Intestacy, Inertia & Distribution

In 2018, Pamela Frimont became administrator of the estate of her father Albert Bruce Case, (‘the estate’)who had died intestate in 1968. Albert was survived by a widow Joyce and three children, Kenneth, Robert and Pamela (another daughter Sylvia had died as a child in 1944). Kenneth Case obtained Letters of Administration of Albert’s estate on 18 June 1968, but by the time of his death on 1 October 2003 Albert’s estate remained unadministered, and it’s major asset – land at Blaxland’s Ridge (“the Land”) had not been transmitted into his name as administrator. A property on the Land has been occupied by Pamela’s nephew Donald Case (”the property “) for more than a decade.

Albert’s Intestacy

In 1968 s 50(a) of the Wills, Probate and Administration Act 1898(NSW), provided that Joyce was entitled to a one-third share of the intestate estate. Joyce died in 1986, leaving a will appointing her son Robert executor and sole beneficiary of her estate. A grant of probate of Joyce’s estate included her right to the due administration of Albert’s estate, resulting in her one third interest in the land being transmitted to Robert.

In September, 2010, Donald and his wife Peggy, agreed to give up their present accommodation and move into the property on the Land and provide domestic services to Robert. Donald paid some amounts of Council rates but has otherwise never paid rent.

The Land must be sold as since Albert’s death, a number of beneficiaries of his intestate estate have died, and there are now six people – including Pamela and Robert – entitled to share in Albert’s estate.

In November 2018, Pamela’s solicitor wrote to Donald advising that she had decided to sell the land in order to finalise the estate. Subsequently, she has agreed to sell the land for $1.27 million, with vacant possession. Pamela then arranged for two written notices to be given to Donald to vacate, the first in November 2018 and the second in May 2019.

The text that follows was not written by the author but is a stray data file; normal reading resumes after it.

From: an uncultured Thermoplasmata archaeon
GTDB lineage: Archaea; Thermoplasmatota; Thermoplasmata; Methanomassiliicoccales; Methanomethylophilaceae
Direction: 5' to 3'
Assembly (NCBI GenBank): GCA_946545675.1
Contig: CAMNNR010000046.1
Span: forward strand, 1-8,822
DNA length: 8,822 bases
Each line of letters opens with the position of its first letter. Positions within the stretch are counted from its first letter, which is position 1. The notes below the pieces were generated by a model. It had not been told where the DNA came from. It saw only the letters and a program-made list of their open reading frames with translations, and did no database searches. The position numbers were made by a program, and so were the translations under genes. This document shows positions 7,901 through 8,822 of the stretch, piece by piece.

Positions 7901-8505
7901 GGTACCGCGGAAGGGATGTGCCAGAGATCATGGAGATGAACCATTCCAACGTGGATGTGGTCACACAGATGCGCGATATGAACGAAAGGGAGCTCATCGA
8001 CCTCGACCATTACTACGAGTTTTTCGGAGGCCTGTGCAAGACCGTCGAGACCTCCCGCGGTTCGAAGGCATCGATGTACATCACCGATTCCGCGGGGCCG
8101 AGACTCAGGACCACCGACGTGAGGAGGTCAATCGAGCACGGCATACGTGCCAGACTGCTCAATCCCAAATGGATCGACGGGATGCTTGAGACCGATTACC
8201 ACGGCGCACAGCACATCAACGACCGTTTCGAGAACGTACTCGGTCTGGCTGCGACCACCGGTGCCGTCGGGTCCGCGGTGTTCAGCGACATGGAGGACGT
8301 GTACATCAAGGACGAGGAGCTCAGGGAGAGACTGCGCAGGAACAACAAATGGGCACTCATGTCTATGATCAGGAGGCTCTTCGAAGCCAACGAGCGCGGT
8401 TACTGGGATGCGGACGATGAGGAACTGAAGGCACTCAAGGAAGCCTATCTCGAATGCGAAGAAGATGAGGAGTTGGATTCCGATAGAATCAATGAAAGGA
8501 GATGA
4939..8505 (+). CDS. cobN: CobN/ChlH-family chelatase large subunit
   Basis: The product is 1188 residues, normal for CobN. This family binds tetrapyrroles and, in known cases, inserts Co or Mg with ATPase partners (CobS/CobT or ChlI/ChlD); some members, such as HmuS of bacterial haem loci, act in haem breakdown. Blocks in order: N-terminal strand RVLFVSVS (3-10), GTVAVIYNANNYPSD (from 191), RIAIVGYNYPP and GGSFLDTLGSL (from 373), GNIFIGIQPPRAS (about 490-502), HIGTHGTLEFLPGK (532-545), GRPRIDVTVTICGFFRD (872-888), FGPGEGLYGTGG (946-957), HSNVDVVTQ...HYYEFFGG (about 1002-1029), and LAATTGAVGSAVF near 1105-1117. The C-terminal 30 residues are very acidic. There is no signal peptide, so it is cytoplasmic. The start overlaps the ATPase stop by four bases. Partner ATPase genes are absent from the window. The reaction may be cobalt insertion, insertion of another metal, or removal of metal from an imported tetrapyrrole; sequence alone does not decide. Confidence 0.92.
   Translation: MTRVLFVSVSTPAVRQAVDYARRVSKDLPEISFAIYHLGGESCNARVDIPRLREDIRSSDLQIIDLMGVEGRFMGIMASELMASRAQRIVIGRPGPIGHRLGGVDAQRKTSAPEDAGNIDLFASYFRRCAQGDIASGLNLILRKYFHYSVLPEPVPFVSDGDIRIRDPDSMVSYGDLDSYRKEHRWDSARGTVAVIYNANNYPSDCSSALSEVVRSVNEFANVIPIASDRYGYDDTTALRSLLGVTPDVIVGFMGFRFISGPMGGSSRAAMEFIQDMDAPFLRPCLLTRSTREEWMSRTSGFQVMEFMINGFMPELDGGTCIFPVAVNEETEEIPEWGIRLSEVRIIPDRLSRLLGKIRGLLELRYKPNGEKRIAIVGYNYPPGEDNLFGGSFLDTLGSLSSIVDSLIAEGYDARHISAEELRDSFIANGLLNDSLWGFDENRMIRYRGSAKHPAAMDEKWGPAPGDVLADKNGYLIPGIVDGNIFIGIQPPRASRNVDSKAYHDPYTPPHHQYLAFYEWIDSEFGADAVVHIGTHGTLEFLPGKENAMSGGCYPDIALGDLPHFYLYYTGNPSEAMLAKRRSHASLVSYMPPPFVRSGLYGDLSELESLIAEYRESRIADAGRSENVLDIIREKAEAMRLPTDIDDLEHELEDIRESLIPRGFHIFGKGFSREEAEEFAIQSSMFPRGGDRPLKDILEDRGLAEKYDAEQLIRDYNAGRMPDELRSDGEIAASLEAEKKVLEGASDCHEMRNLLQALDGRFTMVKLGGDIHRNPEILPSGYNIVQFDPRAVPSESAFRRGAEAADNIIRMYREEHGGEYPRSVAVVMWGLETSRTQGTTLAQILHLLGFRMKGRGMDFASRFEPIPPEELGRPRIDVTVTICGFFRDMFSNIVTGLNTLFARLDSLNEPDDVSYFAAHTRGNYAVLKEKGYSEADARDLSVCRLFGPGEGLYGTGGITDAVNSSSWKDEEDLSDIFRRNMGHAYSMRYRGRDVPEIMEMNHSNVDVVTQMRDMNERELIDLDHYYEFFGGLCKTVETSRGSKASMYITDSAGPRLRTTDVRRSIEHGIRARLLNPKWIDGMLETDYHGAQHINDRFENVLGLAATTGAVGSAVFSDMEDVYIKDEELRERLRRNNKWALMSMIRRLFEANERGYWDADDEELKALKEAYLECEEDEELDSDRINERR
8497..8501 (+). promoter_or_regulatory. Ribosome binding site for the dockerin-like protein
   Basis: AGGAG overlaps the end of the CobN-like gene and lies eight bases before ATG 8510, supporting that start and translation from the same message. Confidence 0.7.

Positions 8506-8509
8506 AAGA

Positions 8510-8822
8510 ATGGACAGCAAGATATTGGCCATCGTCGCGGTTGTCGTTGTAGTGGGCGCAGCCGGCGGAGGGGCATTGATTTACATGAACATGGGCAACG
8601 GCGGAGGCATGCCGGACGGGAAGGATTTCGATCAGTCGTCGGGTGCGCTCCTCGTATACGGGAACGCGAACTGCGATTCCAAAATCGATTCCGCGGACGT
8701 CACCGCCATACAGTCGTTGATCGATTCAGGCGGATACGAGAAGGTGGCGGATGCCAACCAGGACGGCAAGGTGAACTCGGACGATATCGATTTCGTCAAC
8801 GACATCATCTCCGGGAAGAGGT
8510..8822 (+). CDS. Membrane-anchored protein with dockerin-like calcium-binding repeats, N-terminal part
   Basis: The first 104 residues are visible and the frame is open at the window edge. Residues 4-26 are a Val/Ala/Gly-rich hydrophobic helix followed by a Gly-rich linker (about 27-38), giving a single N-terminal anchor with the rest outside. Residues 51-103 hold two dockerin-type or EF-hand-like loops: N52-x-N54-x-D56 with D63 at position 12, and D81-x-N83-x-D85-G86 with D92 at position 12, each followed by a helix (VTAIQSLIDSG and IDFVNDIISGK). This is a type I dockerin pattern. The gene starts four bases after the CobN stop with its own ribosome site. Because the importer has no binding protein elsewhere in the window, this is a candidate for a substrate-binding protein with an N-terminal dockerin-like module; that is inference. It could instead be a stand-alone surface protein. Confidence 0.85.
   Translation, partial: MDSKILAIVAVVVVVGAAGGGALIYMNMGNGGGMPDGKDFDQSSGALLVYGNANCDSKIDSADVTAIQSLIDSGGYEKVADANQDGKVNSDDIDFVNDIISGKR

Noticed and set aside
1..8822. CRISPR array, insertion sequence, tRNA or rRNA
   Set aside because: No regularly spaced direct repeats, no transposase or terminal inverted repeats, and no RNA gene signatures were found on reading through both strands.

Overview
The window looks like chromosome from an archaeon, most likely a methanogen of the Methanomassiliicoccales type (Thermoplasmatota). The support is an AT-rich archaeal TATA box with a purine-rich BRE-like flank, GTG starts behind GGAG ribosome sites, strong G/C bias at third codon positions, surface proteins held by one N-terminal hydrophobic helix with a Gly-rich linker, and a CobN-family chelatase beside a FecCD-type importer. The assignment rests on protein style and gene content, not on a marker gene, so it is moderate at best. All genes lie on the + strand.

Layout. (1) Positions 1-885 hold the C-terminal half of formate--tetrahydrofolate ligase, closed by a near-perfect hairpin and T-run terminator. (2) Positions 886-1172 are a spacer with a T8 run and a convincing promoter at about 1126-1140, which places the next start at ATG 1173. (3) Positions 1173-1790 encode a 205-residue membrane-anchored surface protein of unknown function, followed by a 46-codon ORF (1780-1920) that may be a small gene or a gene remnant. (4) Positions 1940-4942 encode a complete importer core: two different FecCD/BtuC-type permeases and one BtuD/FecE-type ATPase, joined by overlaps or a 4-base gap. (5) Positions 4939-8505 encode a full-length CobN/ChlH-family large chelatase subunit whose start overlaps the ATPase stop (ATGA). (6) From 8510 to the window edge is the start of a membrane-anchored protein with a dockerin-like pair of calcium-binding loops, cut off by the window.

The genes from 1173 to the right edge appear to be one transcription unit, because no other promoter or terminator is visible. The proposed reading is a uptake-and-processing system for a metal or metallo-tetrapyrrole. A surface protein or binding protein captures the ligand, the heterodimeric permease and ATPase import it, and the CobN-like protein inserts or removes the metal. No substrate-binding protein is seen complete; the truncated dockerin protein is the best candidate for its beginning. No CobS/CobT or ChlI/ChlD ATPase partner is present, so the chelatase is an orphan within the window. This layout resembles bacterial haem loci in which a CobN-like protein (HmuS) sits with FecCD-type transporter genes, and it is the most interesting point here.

Donald’s Action

Donald submitted that s 119 of the Residential Tenancies Act provides the Supreme Court has no jurisdiction to obtain recovery of possession of residential premises subject to a residential tenancy agreement. In the alternative, Donald submitted that he occupies the premises from year to year, that such a tenancy is terminable on one month’s notice under s 127 of the Conveyancing Act 1919 (NSW), and that no such notice has been given.

The principal issue between the parties was whether or not Donald was entitled to possession of the land by virtue of a residential tenancy agreement (RTA) between the estate and himself. Section 13 of the Residential Tenancies Act 2010 (NSW) defines a tenancy agreement as

“an agreement under which a person grants to another person for value a right of occupation.”

Donald submitted there were three occasions when a RTA came into effect;

1. when he arranged with Robert to move in to the property in 2010.

2. when Robert died in 2011.

3. when the Pamela became the Administrator in 2018.

Estoppel

Donald submitted that by seeking possession Pamela had acted unconscionably and as Administrator, had encouraged him to believe an RTA was in force by accepting that he pay half the rates. There was no evidence to support this claim for estoppel.

In holding that Pamela had a right of possession the Court stated 

“when the present proceedings were commenced there was no residential tenancy agreement in place. The defendant has no right to remain on the land.”

The primary judge concluded that there could be no residential tenancy agreement with the administrator based merely upon Donald’s continuing occupation of the premises and payment of a fraction of the rates and charges of which the administrator was unaware.

Donald appealed the decision submitting the primary judge erred in failing to find that he had residential tenancy agreement.

The Appeal

In dismissing the appeal the NSW Court of Appeals held that

“under s 13, a residential tenancy agreement may be implied, the only matters relied upon here are the defendant’s occupation of the premises, and the fact that he paid amounts off the rates from time to time.”

Similarly If the payment of half the rates was part of an agreement in return for which he was given a right of occupation, Donald’s failure to pay amounts totalling half would mean only that he was in breach of that agreement. It would not, of itself, mean that there was no agreement or that he had not partly carried out any such obligation.

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